Interestingly, the County Mayors in Rutherford (Joe Carr) and Maury (Sheila Butt) both are eager to have Hillsdale charters in their communities but also both have a record of opposing Common Core:
For example, then-State Representative Joe Carr, who now serves as Rutherford County mayor, issued a statement to Breitbart News saying that Common Core amounted to “centralized education.” Similarly, then-State Representative Sheila Butt, who now serves as Maury County mayor, penned an op-ed in the Columbia Daily Herald pledging to eliminate Common Core and in 2015 co-sponsored a bill to repeal the standards. (More recently, however, Butt reversed course with public statements voicing support for ACE’s Common Core-aligned “classical school curriculum.”)
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In response to being exposed as the Chair of a charter school board promoting Common Core, ACE’s Dolores Gresham issued a defense in right-wing media mouthpiece (and recipient of ACE Charter advertising dollars) The Tennessee Star:
Gresham says, in part:
“Additionally, the Tennessee Department of Education adopted Core Knowledge for use in its Core Knowledge Language Arts (CKLA) Skills curriculum.”
This statement seems to suggest that sense the Department of Education adopted Core Knowledge AND Gov. Lee “banned” Common Core, the state’s approved curriculum simply can’t be Common Core-aligned.
In a 34-page compendium of “Frequently Asked Questions” published in 2017, the Core Knowledge Foundation noted that the organization’s language arts materials, known as CKLA, are “fully, and explicitly, aligned to the Common Core State Standards (CCSS).” The document repeatedly emphasized a deep and intentional connection with statements such as: “CKLA is 100% aligned to both the knowledge-building spirit of the standards and to each of the individual standards. At the individual standard level, the alignment is explicit: It is present at the domain level and unit level, as well as the lesson level; this explicit alignment is detailed in the teacher materials for the given domain or unit.”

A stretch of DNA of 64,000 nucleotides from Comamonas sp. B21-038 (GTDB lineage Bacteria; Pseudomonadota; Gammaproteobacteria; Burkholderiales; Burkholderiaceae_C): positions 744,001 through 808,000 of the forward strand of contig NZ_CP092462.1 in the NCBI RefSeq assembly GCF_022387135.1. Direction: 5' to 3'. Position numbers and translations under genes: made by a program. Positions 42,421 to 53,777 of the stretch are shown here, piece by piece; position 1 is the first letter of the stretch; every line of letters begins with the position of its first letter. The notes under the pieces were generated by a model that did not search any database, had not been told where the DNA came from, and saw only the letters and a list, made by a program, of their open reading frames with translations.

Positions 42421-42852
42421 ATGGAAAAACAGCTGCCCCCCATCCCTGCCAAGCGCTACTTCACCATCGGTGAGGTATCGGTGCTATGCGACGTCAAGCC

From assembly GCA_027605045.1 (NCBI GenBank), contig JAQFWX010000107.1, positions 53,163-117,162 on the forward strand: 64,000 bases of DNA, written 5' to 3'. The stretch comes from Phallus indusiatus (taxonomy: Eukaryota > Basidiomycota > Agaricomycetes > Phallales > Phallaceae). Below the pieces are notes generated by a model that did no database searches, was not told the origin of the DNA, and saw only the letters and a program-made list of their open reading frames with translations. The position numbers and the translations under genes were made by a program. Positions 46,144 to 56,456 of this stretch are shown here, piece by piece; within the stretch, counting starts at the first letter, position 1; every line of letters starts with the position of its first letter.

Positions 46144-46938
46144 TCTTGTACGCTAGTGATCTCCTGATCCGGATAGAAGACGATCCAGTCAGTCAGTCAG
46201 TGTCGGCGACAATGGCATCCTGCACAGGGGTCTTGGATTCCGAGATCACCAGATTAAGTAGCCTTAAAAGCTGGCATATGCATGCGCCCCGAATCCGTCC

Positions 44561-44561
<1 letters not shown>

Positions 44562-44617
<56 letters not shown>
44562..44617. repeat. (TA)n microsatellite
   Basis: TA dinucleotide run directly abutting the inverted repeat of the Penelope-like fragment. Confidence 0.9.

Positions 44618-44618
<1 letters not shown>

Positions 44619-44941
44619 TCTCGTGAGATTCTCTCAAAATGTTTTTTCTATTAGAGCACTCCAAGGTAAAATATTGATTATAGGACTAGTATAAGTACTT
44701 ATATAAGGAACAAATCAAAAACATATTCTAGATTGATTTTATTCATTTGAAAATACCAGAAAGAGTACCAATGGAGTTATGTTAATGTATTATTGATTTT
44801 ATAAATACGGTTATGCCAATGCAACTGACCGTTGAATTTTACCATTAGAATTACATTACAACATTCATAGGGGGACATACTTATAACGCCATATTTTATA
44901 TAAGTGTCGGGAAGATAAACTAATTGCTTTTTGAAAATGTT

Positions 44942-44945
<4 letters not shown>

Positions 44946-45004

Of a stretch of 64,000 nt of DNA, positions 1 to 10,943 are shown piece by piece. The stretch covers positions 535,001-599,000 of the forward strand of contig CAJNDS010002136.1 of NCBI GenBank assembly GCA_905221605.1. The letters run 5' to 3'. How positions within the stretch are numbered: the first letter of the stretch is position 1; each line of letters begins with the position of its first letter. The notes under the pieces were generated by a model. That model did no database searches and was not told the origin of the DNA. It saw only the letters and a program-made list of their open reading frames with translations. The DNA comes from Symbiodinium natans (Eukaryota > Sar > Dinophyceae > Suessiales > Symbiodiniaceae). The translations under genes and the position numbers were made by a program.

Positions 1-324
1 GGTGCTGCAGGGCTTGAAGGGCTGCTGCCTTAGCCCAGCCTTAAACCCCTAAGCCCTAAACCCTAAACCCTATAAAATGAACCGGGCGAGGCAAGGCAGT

There is, however, an alternative explanation:
Gov. Lee and his DOE as well as legislators (like Gresham) intimately familiar with state education policy know that state standards are Core-aligned and hosted bill signings about Core-banning in order to appease a base driven by the likes of Americans for Prosperity and fueled by vitriol from agitators funded from out of state like Moms for Liberty.
In fact, this wouldn’t be the first time Lee told one story to his rabid base while his policies told a different story:
Now, the problem is being caused by Wit and Wisdom, a curriculum backed by Commissioner of Education Penny Schwinn. Yes, that very same Penny Schwinn who was appointed by Gov. Bill Lee – you know, the Bill Lee from Williamson County who is pretty conservative, just ask him.
Yes, the very same Bill Lee who signed into law a bill banning the teaching of Critical Race Theory.
But wait, Critical Race Theory is bad but Critical Race Theory is in Wit and Wisdom but Bill Lee is essentially forcing Wit and Wisdom on all school districts.
It’s almost as if when you are the party in power with a legislative supermajority, you come to believe you can do whatever you want and no one will notice or attempt to hold you accountable.
Now, it’s becoming clearer what Lee meant when he said he had a fondness for “exceptionalism.”